We had flown in a small pontoon plane three or four miles upstream on the Gibraltar river, then floated in a raft down the river to its mouth on Lake Illiamna. When we came to where the river flowed into the lake, I stood on the bank and watched a young native on the other side fish for Sockeye salmon. It was a warm July day, and he wore a t-shirt and blue jeans. His straight black hair fell in bangs around slightly slanted eyes. An older woman, probably his mother, watched from the bank nearby with her thumbs hooked in the suspenders of her coveralls. There were several racks of orange salmon sides drying in the sun on the river rocks behind them. The young man had a large treble hook—chromed and maybe two or three inches long—attached to a long white string which he laid out in folds at his feet. He would swing this hook in an underhand circle like a softball pitcher, then fling it across the current at the pod of holding Sockeye. He waited three or four seconds for the hook to sink, then he reached forward and yanked the string back in one long stroke as if he were starting a lawnmower. His whole rig probably cost a couple bucks, five at the most. I looked down at my $499 fly rod, and I thought how most of the time when we fly-fish for Sockeye we do pretty much the same thing as this native, and how so many of our “hook-ups” are in the dorsal fin or the gill plate or stomach or someplace else other than the mouth. I hoped he would snag one so I could watch him fight it with the string.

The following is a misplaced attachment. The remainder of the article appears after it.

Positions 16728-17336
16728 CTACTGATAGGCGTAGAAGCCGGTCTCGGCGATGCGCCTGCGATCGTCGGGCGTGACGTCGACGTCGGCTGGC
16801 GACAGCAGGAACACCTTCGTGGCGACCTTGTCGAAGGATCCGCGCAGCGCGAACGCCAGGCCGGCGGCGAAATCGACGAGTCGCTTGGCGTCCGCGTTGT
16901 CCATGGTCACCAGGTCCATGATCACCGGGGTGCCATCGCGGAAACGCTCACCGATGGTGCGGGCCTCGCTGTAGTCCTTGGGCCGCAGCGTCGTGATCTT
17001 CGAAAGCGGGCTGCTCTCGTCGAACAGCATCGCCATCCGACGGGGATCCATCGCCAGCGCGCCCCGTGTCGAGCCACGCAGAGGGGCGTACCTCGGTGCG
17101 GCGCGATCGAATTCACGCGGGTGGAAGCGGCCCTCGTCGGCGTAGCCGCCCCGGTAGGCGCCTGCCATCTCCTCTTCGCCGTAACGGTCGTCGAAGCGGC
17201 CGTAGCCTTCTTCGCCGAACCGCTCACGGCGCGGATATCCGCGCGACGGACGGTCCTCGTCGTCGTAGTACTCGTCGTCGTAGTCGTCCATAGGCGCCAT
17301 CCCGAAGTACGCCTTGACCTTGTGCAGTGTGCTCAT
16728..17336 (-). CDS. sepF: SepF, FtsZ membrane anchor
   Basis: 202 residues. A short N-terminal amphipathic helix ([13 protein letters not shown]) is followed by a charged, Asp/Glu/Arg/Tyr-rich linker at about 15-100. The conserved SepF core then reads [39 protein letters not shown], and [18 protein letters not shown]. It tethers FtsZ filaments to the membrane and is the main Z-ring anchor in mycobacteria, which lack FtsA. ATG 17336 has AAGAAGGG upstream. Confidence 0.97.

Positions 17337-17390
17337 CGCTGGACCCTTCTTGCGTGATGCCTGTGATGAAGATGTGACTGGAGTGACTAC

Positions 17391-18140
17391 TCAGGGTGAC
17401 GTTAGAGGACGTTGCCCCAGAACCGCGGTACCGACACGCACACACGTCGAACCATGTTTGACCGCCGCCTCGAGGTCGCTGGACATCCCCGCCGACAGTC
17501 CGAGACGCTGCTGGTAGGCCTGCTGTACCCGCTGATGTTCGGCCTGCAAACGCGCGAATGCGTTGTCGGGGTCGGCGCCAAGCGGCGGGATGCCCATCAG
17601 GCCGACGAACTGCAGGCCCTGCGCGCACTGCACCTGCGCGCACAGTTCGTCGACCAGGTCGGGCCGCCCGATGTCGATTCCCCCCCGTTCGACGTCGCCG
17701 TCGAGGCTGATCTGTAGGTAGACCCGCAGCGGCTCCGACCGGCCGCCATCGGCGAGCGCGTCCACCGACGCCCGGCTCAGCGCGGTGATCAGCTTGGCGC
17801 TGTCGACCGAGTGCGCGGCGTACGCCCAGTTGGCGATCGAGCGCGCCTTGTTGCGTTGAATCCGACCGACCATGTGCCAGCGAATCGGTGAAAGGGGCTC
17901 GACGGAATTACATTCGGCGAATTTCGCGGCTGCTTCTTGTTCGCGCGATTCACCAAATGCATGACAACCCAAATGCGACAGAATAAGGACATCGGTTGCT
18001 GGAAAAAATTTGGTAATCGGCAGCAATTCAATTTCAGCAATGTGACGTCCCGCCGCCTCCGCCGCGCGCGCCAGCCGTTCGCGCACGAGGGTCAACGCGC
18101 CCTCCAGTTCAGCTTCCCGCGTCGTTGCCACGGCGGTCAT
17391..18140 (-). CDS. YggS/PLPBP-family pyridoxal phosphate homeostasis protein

TEXT © John Bernhard
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